One of the radical departures the "Halo" show makes from the story fans are used to is the characterization of Jacob Keyes, who is played by Danny Sapani. It's not easy to forget Pete Stacker's iconic voice as the confident captain of the Pillar of Autumn in the original "Halo: Combat Evolved." In the Paramount+ show, Captain Keyes is on the back burner after the first mission as the show primarily focuses on his daughter. He acts as support to Admiral Parangosky for a majority of the season, but still plays a pivotal role at the very end of the season. Hopefully, this is setting the character up for bigger and better things. 

In the season finale, Captain Keyes confirms what John is telling the rest of Silver Team when he decides to reveal that Halsey kidnapped them as children. Earlier, he admits his feeling of culpability for John and Kai's experiences during their childhoods. This act might be Keyes' way to repent, rounding out his emotional arc for the season. Going forward, we hope he lives up to his epic reputation as captain of the Pillar of Autumn. 


Riz (Natasha Culzac) is one of the four Spartans on Silver Team, along with Kai, Vannak (Bentley Kalu), and John. She is the comms specialist who keeps it professional and doesn't question her duties. However, at the end of Season 1, her beliefs are tested and she becomes a much more important character in the show. In Episode 8, "Allegiance," Riz, Vannak, and Kai are all ordered to take down a mission-threatening Master Chief, but, having removed her inhibitor chip, Kai refuses. Riz and Vannak apprehend the rogue Spartan and follow through on their attempt to capture Chief. In the process, though, Riz has her faith shaken by Kai's words. At the end of the episode, she has a clear shot on Chief but doesn't take it.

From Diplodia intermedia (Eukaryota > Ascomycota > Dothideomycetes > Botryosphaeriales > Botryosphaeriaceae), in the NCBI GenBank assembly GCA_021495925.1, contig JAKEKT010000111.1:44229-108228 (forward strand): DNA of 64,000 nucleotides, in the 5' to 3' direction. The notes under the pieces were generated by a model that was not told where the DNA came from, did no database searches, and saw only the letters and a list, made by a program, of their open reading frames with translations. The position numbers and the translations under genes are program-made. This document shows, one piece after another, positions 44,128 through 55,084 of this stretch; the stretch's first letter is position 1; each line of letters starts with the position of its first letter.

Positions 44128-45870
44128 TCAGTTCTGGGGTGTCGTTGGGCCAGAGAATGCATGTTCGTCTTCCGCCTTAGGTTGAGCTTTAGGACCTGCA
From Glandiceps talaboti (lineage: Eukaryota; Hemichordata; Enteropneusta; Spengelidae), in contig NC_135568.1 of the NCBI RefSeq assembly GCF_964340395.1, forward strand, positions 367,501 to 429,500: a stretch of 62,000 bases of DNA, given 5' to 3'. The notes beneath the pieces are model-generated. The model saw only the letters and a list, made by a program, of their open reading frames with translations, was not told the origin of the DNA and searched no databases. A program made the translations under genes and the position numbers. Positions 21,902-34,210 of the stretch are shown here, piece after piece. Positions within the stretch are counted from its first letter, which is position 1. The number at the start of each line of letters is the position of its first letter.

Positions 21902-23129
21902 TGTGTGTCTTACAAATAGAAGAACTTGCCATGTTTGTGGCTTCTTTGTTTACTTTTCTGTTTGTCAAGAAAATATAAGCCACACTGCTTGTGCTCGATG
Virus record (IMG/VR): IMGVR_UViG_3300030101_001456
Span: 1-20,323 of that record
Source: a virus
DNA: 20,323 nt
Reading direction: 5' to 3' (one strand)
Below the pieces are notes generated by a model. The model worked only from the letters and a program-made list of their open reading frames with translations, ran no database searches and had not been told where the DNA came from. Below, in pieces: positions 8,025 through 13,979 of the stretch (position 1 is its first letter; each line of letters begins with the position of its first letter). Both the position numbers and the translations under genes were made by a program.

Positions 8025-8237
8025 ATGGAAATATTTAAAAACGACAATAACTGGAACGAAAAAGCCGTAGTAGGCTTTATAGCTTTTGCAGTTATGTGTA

At the very end of the season, Riz has suffered fatal wounds, and Master Chief, controlled by Cortana, revives her from the brink of death. How this near-death experience will shape her remains to be seen, but Riz will come out of the last two episodes of "Halo" a changed Spartan.


The final Spartan on Silver Team is Vannak. Of all the team members, Vannak is the one that remains the most resolute in his loyalty to Halsey and the Spartan program. A primary plotline in "Halo" concerns Chief and Kai questioning their pasts and humanity, which eventually leads to them learning the unsavory truth about their project's great leader.